“This is my shot at doing The Great Superhero Story, and bringing
every ounce of craft to it that I can.”Frank Miller (1985)

It’s fitting that when THE DARK KNIGHT RETURNS was released in the Spring of 1986 its cover was graced with an iconic thunderbolt. That’s precisely what hit the comic book industry and the rumblings haven’t yet run their course.

It’s perhaps easy to give THE DARK KNIGHT RETURNS too much credit as the ground for its breakthrough was being laid all around the industry. Much of what made THE DARK KNIGHT RETURNS possible was the result of the success of the direct market. Free from the strictures of the Comics Code Authority, and before Marvel, DC, and Image glutted the market, it allowed for bold experimentation in such titles as AMERICAN FLAGG!, LOVE AND ROCKETS, MAUS, and RONIN. And the ready availability of back issues allowed for far more complex and serial storytelling. Dave Sim would tell stories spanning years in CEREBUS and collect them in large trade paperbacks which would soon be the standard for the industry. The independents were experimenting with more adult takes on superheroes in titles like NEXUS. Meanwhile, the British writers and artists were opening eyes with the satirical JUDGE DREDD and the way that Alan Moore reinvented SWAMP THING and would close the books on pre-Crisis SUPERMAN.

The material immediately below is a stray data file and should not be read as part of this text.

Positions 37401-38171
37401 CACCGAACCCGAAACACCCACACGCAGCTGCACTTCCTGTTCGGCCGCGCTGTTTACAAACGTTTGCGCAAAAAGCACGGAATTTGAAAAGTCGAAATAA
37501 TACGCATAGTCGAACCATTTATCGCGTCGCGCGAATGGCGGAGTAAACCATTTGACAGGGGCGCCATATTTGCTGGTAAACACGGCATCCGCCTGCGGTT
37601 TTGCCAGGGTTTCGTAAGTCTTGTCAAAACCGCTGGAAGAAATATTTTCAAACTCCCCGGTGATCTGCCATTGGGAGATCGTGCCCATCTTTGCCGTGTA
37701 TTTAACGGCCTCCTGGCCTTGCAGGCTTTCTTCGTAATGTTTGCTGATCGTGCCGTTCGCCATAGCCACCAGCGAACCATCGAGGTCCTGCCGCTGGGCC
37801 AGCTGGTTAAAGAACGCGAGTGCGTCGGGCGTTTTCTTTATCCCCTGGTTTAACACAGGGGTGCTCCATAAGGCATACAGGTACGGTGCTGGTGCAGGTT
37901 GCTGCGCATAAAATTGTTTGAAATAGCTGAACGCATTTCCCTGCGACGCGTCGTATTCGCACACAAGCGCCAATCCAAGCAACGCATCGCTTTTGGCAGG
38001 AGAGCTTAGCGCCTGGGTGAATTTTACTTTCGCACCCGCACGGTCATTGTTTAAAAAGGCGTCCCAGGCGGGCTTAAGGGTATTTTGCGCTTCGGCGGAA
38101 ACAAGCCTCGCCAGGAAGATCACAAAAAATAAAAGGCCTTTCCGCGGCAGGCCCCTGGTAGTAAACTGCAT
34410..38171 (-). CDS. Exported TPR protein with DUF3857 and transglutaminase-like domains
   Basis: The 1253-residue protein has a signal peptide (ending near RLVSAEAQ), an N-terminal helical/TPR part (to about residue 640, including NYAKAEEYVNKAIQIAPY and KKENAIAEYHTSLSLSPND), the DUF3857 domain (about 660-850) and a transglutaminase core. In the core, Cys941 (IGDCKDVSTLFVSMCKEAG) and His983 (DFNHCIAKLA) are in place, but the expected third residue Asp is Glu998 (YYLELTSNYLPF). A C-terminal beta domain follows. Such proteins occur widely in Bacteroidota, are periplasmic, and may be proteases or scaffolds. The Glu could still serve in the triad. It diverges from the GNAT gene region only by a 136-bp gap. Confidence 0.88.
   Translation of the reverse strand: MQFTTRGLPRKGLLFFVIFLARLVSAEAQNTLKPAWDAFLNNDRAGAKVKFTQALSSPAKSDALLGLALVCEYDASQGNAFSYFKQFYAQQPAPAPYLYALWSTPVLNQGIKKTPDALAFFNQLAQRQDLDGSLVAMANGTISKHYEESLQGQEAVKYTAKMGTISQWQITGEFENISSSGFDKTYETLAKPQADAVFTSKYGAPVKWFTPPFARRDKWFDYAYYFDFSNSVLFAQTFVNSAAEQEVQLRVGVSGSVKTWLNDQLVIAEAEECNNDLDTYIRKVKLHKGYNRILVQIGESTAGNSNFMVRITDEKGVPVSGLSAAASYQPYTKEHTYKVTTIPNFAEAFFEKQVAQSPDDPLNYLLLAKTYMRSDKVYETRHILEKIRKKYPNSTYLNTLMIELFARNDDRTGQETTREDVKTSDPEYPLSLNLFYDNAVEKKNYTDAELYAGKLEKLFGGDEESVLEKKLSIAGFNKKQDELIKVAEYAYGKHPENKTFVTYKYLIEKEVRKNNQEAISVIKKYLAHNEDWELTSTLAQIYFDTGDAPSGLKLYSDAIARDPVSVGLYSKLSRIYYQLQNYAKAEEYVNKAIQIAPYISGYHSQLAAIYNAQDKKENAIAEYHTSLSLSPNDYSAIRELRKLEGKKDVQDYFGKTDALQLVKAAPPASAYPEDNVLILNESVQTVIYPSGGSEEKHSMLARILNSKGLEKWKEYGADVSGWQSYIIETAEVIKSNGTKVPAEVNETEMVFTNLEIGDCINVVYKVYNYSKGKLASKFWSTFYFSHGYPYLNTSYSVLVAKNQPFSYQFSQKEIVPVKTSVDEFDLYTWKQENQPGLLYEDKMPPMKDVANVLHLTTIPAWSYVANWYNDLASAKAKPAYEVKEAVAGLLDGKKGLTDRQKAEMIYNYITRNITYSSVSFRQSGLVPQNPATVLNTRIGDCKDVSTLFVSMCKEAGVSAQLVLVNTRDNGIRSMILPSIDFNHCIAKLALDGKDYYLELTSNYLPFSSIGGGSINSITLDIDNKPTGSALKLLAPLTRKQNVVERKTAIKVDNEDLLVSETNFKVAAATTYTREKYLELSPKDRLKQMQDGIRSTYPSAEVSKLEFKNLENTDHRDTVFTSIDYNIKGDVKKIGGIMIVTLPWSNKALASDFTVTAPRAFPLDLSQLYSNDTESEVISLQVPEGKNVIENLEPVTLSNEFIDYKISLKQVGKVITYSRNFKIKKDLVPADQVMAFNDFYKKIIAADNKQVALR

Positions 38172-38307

The possibilities seemed endless at the time.

However, it was still a bold move to take a superhero as well-known as Batman and throw him into the adult mix. Obviously, comics were growing up, but even the direct market graphic novels from Marvel and DC seldom featured material that wouldn’t pass the Comics Code Authority. It was still regarded as a risky move that risked alienating parents and readers.